and see below
Genera incertae sedis:
Pterotus LeConte, 1859
Lampyridae is a family of insects in the beetle order Coleoptera. They are winged beetles, and commonly called fireflies or lightning bugs for their conspicuous crepuscular use of bioluminescence to attract mates or prey. Fireflies produce a "cold light", with no infrared or ultraviolet frequencies. This chemically-produced light from the lower abdomen may be yellow, green, or pale red, with wavelengths from 510 to 670 nanometers.
There are 2,000 species of firefly found in temperate and tropical environments. Many are in marshes or in wet, wooded areas where their larvae have abundant sources of food. These larvae emit light and are often called "glowworms", particularly in Eurasia. In the Americas, "glow worm" also refers to the related Phengodidae.
Fireflies also known as glow worms, tend to be brown and softbodied, often with the elytra more leathery than in other beetles. Though the females of some species are similar in appearance to males, larviform females are found in many other firefly species. Superficially, these females can often be distinguished from the larvae only because they have compound eyes. The most commonly known fireflies are nocturnal, though there are numerous species that are diurnal. Most diurnal species are non-luminescent, though some species that remain in shadowy areas can produce light.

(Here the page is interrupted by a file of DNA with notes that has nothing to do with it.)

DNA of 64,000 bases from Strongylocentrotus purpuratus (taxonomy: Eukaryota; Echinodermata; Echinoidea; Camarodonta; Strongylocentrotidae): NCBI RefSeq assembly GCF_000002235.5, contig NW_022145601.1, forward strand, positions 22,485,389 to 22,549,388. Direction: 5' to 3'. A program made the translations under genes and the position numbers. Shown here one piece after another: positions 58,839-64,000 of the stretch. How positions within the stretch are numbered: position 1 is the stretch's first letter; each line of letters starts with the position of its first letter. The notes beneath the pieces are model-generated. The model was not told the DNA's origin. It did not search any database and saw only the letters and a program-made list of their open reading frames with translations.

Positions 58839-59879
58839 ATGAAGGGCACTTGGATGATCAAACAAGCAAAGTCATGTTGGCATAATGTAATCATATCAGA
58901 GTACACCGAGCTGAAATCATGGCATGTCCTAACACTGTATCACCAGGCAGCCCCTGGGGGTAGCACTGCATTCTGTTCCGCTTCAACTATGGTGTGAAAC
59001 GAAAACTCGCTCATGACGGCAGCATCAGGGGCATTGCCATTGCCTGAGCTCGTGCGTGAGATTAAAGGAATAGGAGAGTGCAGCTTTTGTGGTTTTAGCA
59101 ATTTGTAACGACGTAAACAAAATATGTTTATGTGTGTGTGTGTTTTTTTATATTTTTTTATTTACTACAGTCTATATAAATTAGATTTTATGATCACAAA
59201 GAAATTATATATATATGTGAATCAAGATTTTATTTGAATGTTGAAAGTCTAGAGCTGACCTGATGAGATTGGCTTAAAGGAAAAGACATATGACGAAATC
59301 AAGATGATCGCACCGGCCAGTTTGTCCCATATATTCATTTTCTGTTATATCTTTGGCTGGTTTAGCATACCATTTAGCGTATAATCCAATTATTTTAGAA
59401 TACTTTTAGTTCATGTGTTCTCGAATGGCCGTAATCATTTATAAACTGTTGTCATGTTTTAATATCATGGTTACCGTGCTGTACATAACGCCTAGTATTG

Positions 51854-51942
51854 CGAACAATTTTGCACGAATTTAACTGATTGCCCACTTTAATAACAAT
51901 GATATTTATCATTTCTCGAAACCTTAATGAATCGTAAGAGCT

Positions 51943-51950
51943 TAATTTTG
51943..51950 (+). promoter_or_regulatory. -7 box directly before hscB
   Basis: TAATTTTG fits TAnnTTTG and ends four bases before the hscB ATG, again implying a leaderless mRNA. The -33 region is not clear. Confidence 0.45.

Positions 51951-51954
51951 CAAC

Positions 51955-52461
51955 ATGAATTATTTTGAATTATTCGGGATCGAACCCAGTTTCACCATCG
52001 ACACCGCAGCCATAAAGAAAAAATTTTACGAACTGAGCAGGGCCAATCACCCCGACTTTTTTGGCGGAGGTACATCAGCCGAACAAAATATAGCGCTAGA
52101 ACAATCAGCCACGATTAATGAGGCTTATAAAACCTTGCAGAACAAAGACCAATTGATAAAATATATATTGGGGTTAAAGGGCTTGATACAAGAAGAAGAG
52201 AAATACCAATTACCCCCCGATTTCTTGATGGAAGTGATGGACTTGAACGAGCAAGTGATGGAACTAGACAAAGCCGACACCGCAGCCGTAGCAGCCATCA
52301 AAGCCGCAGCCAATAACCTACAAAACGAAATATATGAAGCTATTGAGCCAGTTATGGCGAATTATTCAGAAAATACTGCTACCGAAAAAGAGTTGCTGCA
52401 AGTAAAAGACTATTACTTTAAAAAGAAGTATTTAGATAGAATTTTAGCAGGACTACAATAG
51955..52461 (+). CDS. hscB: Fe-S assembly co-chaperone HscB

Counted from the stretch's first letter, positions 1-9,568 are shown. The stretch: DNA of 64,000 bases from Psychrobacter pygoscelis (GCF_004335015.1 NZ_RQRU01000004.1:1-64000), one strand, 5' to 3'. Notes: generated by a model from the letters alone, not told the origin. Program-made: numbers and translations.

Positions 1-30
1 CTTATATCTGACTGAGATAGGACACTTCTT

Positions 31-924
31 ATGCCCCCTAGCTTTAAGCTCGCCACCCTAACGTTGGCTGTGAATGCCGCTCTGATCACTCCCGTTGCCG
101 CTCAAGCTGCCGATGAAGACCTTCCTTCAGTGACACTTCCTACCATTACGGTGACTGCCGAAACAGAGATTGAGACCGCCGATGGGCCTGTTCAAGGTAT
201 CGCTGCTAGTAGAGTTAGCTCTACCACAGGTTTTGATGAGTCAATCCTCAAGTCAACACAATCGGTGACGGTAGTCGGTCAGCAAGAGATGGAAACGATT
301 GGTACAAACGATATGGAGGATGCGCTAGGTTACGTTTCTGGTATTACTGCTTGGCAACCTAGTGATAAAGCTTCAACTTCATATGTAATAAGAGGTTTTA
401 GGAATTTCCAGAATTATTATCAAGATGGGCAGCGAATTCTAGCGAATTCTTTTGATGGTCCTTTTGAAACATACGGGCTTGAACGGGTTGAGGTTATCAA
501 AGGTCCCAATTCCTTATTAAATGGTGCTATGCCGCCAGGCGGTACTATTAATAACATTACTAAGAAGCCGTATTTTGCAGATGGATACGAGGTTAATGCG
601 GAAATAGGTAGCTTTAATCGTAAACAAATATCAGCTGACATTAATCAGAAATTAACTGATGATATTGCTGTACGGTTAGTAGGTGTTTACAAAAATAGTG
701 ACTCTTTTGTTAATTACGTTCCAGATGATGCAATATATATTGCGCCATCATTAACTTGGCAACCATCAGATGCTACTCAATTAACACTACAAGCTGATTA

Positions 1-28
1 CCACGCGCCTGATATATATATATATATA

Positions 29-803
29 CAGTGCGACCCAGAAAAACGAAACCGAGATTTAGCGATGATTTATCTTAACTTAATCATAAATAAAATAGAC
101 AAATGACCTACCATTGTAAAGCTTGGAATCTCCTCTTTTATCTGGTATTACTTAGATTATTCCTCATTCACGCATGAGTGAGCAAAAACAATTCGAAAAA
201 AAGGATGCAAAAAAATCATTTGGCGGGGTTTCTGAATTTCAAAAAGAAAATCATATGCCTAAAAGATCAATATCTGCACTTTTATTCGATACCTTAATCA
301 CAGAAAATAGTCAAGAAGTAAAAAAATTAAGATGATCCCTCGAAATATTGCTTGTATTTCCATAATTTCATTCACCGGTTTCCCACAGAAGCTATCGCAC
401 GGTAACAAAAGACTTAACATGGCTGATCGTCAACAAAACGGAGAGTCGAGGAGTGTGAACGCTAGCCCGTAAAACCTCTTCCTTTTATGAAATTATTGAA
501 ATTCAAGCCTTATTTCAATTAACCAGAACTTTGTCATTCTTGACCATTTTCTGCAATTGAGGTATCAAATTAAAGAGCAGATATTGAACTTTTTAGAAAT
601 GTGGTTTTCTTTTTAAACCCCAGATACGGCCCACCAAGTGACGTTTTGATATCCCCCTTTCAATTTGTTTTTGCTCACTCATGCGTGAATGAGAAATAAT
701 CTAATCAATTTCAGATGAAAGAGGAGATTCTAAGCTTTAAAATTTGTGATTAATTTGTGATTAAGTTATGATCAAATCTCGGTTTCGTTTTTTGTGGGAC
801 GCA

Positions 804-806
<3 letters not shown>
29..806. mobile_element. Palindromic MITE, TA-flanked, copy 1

A few days after mating, a female lays her fertilized eggs on or just below the surface of the ground. The eggs hatch 3–4 weeks later and the larvae feed until the end of the summer. The larvae are commonly called glowworms, not to be confused with the distinct beetle family Phengodidae or fly genus Arachnocampa. Lampyrid larvae have simple eyes. The term glowworm is also used for both adults and larvae of species such as Lampyris noctiluca, the common European glowworm, in which only the non-flying adult females glow brightly and the flying males glow only weakly and intermittently.
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